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BUDGET LINE: The alternative combinations of two different goods that can be purchased with a given income and given prices of the two goods. This budget constraint, also termed budget constraint, plays a major role in the analysis of consumer demand using indifference curve analysis. Indifference curves represents the "willingness" aspect of consumer demand, the budget line captures the "ability". One key consumer demand topic is to analyze how consumer equilibrium is affected by changes in the price of one good. Then end result of this analysis is a demand curve. For more fascinating uses of the budget line and indifference curves, and consumer demand analysis, see income-consumption curve and price-consumption curve.

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ARC ELASTICITY:

The average elasticity for discrete changes in two variables. The distinguishing characteristic of arc elasticity is that percentage changes are calculated based on the average of initial and ending values of each variable, rather than initial values. Arc elasticity is generally calculated using the midpoint elasticity formula. The contrast to arc elasticity is point elasticity. For infinitesimally small changes in two variables, arc elasticity is the same as point elasticity.
Arc elasticity is best considered the average elasticity over a range of values for a relation. Like any average, some values within the range are likely to be greater and some less. However, it provides a quick approximation of elasticity when more precise and sophisticated calculation techniques are not possible.

Working Through an Example

A Standard Demand Curve
Demand Curve
The demand curve displayed to the right can be used to illustrate the measurement of arc elasticity using the midpoint elasticity formula. If the price declines from $12 to $8, the quantity demanded increases from 4 to 6, from point X to point Z. Using this midpoint formula (with price designated as P and quantity designated as Q) average price elasticity of demand is:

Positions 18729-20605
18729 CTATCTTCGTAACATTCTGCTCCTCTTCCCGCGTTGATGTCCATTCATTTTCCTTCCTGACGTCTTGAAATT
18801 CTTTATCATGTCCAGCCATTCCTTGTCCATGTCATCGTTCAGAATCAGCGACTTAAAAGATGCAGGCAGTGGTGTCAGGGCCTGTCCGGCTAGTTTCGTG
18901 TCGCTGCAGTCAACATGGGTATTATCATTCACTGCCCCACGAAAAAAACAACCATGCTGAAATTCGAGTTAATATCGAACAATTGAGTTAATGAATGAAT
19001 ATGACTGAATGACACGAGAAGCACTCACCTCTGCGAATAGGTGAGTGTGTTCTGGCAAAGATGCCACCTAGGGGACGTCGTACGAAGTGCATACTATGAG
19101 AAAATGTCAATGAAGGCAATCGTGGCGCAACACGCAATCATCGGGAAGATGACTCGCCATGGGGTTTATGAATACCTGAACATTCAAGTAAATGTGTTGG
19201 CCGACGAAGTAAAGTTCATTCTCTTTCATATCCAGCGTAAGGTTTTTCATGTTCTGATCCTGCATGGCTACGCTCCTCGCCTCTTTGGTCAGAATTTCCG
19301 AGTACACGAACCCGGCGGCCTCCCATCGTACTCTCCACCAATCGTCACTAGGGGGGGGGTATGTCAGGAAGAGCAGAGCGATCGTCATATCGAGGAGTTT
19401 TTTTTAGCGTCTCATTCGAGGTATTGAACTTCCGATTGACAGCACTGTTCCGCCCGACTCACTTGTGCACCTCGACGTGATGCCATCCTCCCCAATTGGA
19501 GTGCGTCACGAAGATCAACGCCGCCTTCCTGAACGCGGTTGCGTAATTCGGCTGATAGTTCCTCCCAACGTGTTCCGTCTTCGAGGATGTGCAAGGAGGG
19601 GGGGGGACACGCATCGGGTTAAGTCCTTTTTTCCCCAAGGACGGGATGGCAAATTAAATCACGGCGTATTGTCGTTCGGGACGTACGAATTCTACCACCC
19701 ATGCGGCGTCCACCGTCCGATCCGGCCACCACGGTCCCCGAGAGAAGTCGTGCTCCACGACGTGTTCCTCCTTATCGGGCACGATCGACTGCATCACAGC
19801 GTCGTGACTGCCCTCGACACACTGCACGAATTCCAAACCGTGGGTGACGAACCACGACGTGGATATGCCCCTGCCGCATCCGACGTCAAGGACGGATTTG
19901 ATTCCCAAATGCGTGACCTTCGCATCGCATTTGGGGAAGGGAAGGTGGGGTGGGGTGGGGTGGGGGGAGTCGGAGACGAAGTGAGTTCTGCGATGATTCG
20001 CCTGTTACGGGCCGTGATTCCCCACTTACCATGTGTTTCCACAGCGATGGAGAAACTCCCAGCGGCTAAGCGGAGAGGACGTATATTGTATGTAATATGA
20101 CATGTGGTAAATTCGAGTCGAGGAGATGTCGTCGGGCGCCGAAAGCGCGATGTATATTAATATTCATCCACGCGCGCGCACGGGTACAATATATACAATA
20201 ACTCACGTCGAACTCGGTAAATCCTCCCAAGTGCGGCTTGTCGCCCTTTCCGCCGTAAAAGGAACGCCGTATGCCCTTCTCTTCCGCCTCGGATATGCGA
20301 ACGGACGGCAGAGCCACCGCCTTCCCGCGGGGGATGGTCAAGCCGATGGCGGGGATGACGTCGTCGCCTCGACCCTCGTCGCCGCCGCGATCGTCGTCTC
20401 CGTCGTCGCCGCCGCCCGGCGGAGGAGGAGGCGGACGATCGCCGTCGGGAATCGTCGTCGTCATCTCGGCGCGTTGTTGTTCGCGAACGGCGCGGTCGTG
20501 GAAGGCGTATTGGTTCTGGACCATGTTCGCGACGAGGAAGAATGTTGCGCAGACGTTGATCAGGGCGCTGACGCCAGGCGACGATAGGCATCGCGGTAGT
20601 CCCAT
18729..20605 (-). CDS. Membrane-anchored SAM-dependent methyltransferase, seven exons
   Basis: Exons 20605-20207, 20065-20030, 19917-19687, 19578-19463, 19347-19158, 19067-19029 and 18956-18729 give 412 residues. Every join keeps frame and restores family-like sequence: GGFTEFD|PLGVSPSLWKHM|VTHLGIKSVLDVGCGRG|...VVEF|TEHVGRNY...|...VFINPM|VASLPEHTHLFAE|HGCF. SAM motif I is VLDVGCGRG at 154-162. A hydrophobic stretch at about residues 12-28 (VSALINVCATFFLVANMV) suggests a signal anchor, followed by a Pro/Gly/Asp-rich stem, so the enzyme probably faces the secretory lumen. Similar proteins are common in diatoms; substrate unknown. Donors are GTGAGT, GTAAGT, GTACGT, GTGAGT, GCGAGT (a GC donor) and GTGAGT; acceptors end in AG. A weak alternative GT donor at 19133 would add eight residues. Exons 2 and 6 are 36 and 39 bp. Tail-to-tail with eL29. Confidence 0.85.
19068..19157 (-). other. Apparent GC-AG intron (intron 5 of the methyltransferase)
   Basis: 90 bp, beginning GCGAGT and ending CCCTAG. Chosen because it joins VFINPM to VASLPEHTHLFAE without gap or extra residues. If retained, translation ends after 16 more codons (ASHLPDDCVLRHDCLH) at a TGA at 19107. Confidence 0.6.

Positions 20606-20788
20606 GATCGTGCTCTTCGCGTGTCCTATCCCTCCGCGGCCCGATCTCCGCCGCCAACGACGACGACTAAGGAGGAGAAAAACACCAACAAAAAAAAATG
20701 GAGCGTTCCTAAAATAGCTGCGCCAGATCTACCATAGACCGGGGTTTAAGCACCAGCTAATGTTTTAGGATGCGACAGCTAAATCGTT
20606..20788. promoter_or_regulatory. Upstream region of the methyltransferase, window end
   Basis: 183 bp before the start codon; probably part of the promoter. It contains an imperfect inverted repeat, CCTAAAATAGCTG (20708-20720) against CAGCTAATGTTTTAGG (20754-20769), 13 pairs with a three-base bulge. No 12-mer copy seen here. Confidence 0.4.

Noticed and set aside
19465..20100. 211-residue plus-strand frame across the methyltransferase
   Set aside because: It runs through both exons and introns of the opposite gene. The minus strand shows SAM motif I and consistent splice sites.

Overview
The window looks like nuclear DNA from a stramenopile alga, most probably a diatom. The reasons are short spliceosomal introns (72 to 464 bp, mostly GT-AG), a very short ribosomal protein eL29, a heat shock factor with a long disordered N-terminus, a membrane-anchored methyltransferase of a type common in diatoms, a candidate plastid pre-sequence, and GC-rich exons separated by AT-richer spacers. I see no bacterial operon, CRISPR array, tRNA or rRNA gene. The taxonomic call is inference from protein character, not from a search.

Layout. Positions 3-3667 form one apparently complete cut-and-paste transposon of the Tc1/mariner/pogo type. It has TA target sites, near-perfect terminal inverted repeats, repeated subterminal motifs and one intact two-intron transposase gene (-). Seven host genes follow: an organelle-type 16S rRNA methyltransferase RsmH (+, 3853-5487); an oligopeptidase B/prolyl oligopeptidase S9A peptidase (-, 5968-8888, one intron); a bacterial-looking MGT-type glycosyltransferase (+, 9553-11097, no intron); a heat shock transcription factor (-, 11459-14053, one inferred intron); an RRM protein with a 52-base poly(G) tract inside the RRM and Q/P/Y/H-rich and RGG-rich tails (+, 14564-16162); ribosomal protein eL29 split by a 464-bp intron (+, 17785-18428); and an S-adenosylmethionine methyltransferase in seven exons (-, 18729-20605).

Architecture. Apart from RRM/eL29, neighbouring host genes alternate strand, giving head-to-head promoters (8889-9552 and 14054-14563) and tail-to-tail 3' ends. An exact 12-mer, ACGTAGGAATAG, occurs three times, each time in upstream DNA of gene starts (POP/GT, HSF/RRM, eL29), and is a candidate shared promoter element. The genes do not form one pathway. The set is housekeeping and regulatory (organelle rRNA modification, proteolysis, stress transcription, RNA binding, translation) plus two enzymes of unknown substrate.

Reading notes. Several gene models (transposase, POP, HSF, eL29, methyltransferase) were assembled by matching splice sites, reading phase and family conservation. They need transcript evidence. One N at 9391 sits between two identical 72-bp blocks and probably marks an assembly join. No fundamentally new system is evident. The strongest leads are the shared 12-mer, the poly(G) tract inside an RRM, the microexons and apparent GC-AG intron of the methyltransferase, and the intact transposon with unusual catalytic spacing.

midpoint
elasticity
=(Q[Z] - Q[X])
(Q[Z] + Q[X])/2
÷(P[Z] - P[X])
(P[Z] + P[X])/2

midpoint
elasticity
=(6 - 4)
(6 + 4)/2
÷(8 - 12)
(8 + 12)/2
=(2)
(5)
÷(-4)
(10)

midpoint
elasticity
=0.4÷-0.4=-1.0

Ignoring the minus sign, the price elasticity of demand over this segment of the demand curve from X to Z is 1.0.

An Average Value

This value of 1.0 is actually an average for the entire range between points X and Z. Precise estimates of point elasticity shows that the elasticity is 0.67 at point X and 1.5 at point Z. Moreover, the elasticity is different at each point on a straight line demand curve such as this one. The only point in which the elasticity is exactly equal to 1.0 is at point Y, the midpoint between X and Z.

This last observation is worth emphasizing. The midpoint elasticity formula effectively estimates the point elasticity at the very midpoint of the overall segment. This means that the elasticity of any point on a demand curve (point elasticity) can be obtained by calculating the arc elasticity with the midpoint elasticity formula such that the desired point is dead center in the middle, the midpoint of the arc.

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Recommended Citation:

ARC ELASTICITY, AmosWEB Encyclonomic WEB*pedia, http://www.AmosWEB.com, AmosWEB LLC, 2000-2014. [Accessed: October 1, 2014].


Check Out These Related Terms...

     | point elasticity | coefficient of elasticity | midpoint elasticity formula | endpoint elasticity formula | point elasticity |


Or For A Little Background...

     | elasticity | price elasticity of demand | price elasticity of supply | income elasticity of demand | cross elasticity of demand |


And For Further Study...

     | elasticity and demand slope | elasticity and supply intercept | demand elasticity and total expenditure | elasticity alternatives | elasticity determinants |


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